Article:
According to a 13G filing on March 14, 2022, Tesla Inc.’s (TSLA) Chief Executive Officer (CEO) Elon Musk has purchased a 9.2% stake in Twitter Inc. (TWTR). The purchase amounts to nearly 73 million shares, worth around $3 billion. Twitter’s stock price rose by 25% in premarket trading after the news broke.
- Elon Musk has bought a 9.2% stake in Twitter.
- Musk’s tweets have moved Tesla’s price, actions that have put them under SEC scrutiny.
- As per a 2018 SEC ruling, Musk has to get his tweets pre-approved to protect investors.
- Musk’s tweets on cryptocurrencies have also caused their prices to spike and plummet.
Musk’s acquisition of Twitter stock adds to the executive’s saga involving the social media company. His own tweets have been a frequent object of review by the Securities and Exchange Commission (SEC), since the company announced in 2013 that much of the material information of interest to shareholders would be announced on Musk’s Twitter account. In 2018, the SEC found that Musk’s disclosure controls and procedures were inadequate, as his tweets about taking the shares private were found to have moved the stock price. In addition to a penalty, Tesla and Musk settled the probe by appointing two independent directors, adding processes to ensure controls and disclosure procedures for Musk’s tweets, and removing Musk as Tesla’s chairman. Musk also agreed to get his tweets cleared before posting as a direct result of the agreement.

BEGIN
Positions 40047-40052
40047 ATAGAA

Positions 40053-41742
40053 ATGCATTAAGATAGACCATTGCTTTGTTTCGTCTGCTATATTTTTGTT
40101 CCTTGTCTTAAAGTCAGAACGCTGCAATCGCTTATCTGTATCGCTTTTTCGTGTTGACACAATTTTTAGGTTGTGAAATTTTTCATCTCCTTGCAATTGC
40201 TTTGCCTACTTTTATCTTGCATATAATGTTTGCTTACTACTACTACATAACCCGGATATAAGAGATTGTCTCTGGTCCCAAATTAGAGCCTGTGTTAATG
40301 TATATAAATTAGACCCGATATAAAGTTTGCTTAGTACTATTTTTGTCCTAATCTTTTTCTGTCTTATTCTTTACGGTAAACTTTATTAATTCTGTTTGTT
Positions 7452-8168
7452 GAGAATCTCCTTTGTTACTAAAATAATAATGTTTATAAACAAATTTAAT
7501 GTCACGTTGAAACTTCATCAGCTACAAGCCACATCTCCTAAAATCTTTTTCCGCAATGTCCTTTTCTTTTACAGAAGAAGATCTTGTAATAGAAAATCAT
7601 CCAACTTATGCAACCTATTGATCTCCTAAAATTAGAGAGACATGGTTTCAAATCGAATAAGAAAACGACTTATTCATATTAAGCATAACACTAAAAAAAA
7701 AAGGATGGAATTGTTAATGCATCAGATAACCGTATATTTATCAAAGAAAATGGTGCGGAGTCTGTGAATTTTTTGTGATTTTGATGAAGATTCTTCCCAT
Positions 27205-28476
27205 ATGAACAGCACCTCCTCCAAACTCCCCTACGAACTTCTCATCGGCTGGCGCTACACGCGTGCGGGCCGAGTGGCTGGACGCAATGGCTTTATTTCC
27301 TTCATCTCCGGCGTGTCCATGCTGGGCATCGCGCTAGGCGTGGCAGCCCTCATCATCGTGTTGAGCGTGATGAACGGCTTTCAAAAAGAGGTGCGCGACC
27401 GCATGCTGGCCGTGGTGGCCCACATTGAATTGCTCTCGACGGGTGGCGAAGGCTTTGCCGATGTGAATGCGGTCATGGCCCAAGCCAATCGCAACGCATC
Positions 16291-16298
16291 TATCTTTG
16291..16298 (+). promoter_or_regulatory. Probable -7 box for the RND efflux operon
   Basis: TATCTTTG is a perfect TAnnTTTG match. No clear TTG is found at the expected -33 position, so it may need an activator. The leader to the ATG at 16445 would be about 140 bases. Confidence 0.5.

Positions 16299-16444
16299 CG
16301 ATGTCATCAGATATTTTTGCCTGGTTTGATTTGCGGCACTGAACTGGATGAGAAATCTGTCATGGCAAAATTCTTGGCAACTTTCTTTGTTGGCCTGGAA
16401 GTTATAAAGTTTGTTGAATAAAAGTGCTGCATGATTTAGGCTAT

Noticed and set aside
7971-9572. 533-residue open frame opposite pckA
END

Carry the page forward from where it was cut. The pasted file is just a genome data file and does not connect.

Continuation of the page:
Since the settlement, the SEC has repeatedly probed Musk’s tweets about the company’s production, stock price, and other material information.
The matter has boiled down to whether all executive communication should be regulated by the SEC. The SEC maintains that for a company to comply with Rule 13a-15, all executive communication would need to come under its disclosure controls and procedures. According to this rule, any tweet that contains information that should have been disclosed through an SEC filing, such as a 10-K or 10-Q, must be cleared in advance.
However, the SEC has been unable to conclusively affirm that any of Musk’s tweets fall under the jurisdiction of that rule. Added to that was the problem of categorizing a Twitter poll as a form of communication that would be governed by the SEC.
Musk’s 9.2% passive stake in Twitter makes him its largest shareholder. According to Wedbush analyst Daniel Ives, Musk may follow up with active ownership as Twitter becomes more integral to Musk’s communications to Tesla’s investors.